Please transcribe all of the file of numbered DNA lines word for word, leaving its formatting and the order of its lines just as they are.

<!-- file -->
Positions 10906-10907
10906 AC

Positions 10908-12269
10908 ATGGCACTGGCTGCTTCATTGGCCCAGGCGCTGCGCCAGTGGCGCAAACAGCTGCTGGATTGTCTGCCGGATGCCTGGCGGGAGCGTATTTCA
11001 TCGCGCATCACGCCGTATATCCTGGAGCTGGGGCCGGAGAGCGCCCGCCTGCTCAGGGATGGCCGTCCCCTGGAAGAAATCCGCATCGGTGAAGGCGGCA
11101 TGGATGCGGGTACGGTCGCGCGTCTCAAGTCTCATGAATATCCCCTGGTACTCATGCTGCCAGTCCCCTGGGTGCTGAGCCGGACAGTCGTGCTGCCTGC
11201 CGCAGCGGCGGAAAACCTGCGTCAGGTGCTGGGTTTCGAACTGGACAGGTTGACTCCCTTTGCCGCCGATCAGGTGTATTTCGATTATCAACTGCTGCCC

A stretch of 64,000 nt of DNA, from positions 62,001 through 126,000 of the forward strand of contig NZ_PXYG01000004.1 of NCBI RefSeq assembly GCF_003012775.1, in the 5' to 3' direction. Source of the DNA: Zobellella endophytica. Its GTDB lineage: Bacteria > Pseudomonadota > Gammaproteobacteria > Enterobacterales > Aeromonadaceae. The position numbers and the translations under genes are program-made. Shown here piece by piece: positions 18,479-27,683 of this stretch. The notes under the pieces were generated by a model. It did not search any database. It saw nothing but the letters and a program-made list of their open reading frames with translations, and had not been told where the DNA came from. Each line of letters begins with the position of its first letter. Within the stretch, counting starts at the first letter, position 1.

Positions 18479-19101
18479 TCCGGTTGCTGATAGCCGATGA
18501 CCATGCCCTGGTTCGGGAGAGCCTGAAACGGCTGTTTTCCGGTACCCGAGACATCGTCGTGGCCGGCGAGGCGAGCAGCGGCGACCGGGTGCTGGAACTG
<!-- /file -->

Positions 10906-10907
10906 AC

Positions 10908-12269
10908 ATGGCACTGGCTGCTTCATTGGCCCAGGCGCTGCGCCAGTGGCGCAAACAGCTGCTGGATTGTCTGCCGGATGCCTGGCGGGAGCGTATTTCA
11001 TCGCGCATCACGCCGTATATCCTGGAGCTGGGGCCGGAGAGCGCCCGCCTGCTCAGGGATGGCCGTCCCCTGGAAGAAATCCGCATCGGTGAAGGCGGCA
11101 TGGATGCGGGTACGGTCGCGCGTCTCAAGTCTCATGAATATCCCCTGGTACTCATGCTGCCAGTCCCCTGGGTGCTGAGCCGGACAGTCGTGCTGCCTGC
11201 CGCAGCGGCGGAAAACCTGCGTCAGGTGCTGGGTTTCGAACTGGACAGGTTGACTCCCTTTGCCGCCGATCAGGTGTATTTCGATTATCAACTGCTGCCC

A stretch of 64,000 nt of DNA, from positions 62,001 through 126,000 of the forward strand of contig NZ_PXYG01000004.1 of NCBI RefSeq assembly GCF_003012775.1, in the 5' to 3' direction. Source of the DNA: Zobellella endophytica. Its GTDB lineage: Bacteria > Pseudomonadota > Gammaproteobacteria > Enterobacterales > Aeromonadaceae. The position numbers and the translations under genes are program-made. Shown here piece by piece: positions 18,479-27,683 of this stretch. The notes under the pieces were generated by a model. It did not search any database. It saw nothing but the letters and a program-made list of their open reading frames with translations, and had not been told where the DNA came from. Each line of letters begins with the position of its first letter. Within the stretch, counting starts at the first letter, position 1.

Positions 18479-19101
18479 TCCGGTTGCTGATAGCCGATGA
18501 CCATGCCCTGGTTCGGGAGAGCCTGAAACGGCTGTTTTCCGGTACCCGAGACATCGTCGTGGCCGGCGAGGCGAGCAGCGGCGACCGGGTGCTGGAACTG